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The Sounds of the Silents in Britain$
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Julie Brown and Annette Davison

Print publication date: 2012

Print ISBN-13: 9780199797615

Published to Oxford Scholarship Online: January 2013

DOI: 10.1093/acprof:oso/9780199797615.001.0001

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Animating the Audience: Singalong Films in Britain in the 1920s

Animating the Audience: Singalong Films in Britain in the 1920s

Chapter:
(p.222) 12 Animating the Audience: Singalong Films in Britain in the 1920s
Source:
The Sounds of the Silents in Britain
Author(s):

Malcolm Cook

Publisher:
Oxford University Press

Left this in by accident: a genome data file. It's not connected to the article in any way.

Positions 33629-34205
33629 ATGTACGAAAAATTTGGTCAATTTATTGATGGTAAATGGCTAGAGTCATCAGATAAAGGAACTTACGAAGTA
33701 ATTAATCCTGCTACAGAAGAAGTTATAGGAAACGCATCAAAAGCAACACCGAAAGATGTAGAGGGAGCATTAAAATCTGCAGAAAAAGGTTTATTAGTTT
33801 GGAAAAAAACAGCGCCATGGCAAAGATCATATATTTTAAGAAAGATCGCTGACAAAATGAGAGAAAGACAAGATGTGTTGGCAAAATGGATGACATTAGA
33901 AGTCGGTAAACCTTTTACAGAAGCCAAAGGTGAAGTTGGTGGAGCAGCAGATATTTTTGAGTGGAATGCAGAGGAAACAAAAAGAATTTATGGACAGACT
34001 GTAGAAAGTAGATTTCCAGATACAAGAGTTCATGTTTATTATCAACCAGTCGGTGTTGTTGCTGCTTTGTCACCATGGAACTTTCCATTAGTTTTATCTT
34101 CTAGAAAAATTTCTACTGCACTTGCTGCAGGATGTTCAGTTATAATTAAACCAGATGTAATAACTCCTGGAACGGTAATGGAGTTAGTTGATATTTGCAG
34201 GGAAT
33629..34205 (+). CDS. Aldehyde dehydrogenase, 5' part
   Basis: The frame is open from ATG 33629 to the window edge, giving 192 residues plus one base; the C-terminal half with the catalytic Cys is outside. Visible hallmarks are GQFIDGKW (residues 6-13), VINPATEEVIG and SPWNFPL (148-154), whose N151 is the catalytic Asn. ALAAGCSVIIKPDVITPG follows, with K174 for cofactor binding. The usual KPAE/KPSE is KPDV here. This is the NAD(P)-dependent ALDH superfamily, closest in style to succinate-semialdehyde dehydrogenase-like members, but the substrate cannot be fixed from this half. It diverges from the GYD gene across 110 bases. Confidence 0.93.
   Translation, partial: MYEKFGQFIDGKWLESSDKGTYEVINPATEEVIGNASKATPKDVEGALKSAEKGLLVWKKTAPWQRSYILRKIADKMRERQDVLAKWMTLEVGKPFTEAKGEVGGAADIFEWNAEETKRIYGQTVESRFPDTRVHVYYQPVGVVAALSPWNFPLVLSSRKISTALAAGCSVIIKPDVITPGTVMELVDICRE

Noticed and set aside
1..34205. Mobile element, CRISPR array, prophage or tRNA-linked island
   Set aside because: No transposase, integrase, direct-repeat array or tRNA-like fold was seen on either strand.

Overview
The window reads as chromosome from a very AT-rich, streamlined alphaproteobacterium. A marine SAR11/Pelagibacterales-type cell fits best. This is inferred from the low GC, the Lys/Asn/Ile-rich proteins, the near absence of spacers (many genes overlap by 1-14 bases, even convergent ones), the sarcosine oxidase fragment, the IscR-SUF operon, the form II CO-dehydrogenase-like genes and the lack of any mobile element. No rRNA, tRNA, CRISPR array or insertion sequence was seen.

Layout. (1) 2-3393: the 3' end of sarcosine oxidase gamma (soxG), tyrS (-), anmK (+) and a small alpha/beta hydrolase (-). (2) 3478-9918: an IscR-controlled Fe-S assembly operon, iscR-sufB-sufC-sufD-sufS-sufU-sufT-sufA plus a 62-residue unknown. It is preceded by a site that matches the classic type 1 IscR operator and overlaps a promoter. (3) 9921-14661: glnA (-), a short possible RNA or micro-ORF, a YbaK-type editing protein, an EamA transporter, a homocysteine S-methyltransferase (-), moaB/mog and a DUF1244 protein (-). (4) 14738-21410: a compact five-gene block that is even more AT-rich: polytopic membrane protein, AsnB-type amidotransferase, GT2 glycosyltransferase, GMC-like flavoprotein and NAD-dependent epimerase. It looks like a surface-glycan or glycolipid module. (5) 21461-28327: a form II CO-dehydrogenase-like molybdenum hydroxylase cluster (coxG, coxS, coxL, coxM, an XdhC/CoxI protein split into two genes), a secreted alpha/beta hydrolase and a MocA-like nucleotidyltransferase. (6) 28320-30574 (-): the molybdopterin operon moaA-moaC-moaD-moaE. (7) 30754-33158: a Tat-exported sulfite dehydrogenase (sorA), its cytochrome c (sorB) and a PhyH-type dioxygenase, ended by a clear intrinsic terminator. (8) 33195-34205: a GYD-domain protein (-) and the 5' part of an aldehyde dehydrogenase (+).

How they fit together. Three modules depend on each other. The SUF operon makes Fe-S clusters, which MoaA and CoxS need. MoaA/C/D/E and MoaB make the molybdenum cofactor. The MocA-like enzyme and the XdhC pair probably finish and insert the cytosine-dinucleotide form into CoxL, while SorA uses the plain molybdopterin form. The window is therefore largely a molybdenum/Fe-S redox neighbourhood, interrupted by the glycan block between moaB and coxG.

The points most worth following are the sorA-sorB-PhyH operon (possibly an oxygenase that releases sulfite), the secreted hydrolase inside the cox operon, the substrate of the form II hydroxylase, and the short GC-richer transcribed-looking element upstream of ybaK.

DOI:10.1093/acprof:oso/9780199797615.003.0013

This chapter examines the brief but vigorous popularity of singalong films in Britain in the mid-1920s. This alternate sonic practice utilized an animated “bouncing ball” or similar device to indicate the lyrics of a song with the intent of promoting a communal singalong. Communal singing was not in itself an innovation and the chapter examines a number of precedents, which provide an important context for these films. The films also coincided with the broader cultural trend of community singing, indicating a geographically and historically specific moment. Both the singalong films and the community-singing movement engaged with the new technologies of sound reproduction: gramophone, telephone, and especially radio. These technologies would play a central role in the arrival of synchronized sound in cinemas and the singalong films may be considered a reflection of the debates about what the emerging sound cinema would sound and look like.

Keywords:   Britain, cinema, 1920s, community singing, audience participation, animation, the coming of sound, sound technology

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